Applicants are few, even though their number has risen slightly in recent years. Last year saw 11 applications for gender reassignment. „Society is becoming more open and knowledgeable,“ Ots-Vaik suggested in terms of why. Officials say no one has been turned down.
Rammul said that the committee has seen one person who wanted to reverse their sex change. He also said that some candidates have been turned down over the years. In most cases the committee has held people's mental condition to be the obstacle. „It does not happen often,“ Rammul said.
However, abolishing the regulation will create a number of new problems. A ministerial directive currently serves as basis for both medical and legal gender reassignment. After a year of hormone treatment a person gets the right to adjust their gender legally and apply for new identification documents.
Abolition of the 1999 regulation would take with it grounds for legal gender reassignment. „The problem will concern the interior ministry,“ Ots-Vaik said.
The social ministry believes medical and legal gender reassignment should be separated. Officials believe that one should not depend on the other, and that a person should be able to change their gender without undergoing medical procedures. This position is also supported by the Estonian Bioethics Council.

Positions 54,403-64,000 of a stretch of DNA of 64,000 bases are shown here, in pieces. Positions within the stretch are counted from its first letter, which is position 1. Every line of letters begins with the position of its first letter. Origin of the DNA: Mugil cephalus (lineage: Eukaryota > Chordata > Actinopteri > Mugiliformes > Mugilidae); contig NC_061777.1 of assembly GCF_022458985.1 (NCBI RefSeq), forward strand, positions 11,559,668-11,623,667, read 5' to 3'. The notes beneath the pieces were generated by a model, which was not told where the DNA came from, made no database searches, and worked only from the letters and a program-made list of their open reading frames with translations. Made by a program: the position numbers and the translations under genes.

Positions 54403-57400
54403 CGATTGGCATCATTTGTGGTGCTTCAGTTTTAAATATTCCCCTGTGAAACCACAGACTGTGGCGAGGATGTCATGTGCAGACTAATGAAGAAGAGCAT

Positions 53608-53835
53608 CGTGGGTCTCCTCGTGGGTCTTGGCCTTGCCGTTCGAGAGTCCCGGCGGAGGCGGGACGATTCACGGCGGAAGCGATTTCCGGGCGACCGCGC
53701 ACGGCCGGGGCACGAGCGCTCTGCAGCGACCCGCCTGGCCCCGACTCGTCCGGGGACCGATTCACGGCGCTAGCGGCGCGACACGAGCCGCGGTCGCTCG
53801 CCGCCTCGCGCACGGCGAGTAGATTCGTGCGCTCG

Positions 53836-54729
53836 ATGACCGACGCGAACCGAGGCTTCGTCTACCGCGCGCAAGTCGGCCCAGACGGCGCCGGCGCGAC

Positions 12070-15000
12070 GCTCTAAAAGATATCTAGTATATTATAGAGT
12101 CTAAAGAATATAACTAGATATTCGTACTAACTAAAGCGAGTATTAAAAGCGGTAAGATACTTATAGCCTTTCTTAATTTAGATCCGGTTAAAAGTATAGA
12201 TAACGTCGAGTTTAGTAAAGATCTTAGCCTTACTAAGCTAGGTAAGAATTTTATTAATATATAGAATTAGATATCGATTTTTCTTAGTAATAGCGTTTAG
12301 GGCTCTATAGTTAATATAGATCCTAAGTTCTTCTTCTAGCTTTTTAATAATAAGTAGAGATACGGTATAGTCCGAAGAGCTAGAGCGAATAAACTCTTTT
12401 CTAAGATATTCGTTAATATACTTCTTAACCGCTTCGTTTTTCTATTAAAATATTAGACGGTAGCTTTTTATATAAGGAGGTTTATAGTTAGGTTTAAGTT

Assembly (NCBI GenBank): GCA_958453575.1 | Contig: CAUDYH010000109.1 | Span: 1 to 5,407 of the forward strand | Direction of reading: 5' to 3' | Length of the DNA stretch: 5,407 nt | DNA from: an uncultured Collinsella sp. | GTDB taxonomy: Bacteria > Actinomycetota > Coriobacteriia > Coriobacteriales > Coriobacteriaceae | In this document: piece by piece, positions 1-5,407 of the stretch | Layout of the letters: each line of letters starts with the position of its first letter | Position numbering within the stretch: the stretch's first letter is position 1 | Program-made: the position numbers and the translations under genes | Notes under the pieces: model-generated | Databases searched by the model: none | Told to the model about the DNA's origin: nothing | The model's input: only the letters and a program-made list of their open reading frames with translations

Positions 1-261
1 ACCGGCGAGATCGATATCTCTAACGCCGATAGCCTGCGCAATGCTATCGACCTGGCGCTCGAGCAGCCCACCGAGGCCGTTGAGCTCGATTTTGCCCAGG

Freedom to change sex in the eyes of the law
Social protection minister at the time Margus Tsahkna (IRL) and Minister of Health Care and Labor Jevgeni Ossinovski (SDE) made a proposal to the interior ministry to amend the vital statistics registration act and the population register act to allow people to determine their gender without having to apply for a permit from anyone the year before last.
„We propose a switch to a new gender approval system to better protect the rights of transgender people – people who feel their gender identity does not coincide with their biological gender can file an application with a capable state agency to change their gender and personal identification number,“ the ministers wrote.
Tsahkna and Ossinovski proposed that even though it would not be necessary to involve experts, people should meet a set of minimum requirements. A person would have to be of legal age and have active legal capacity. The entire process could take six months, following the example of Denmark, instead of the current four-five years.
No one would be able to change their gender twice a year, however, as the ministry believes the opportunity should be given once in a lifetime.
„Draft legislation to amend the vital statistics registration act, population register act, and the state fees act will be sent out for coordination to the justice ministry,“ said adviser at the Ministry of Internal Affairs Kristin Rammus. She added, however, that the principles of gender reassignment have not been changed.
The ministry cannot say why it finds Tsahkna and Ossinovski's proposal to be unsuitable. „Because the bill has not been submitted for approval yet, we cannot comment in more detail at the moment,“ Rammus said.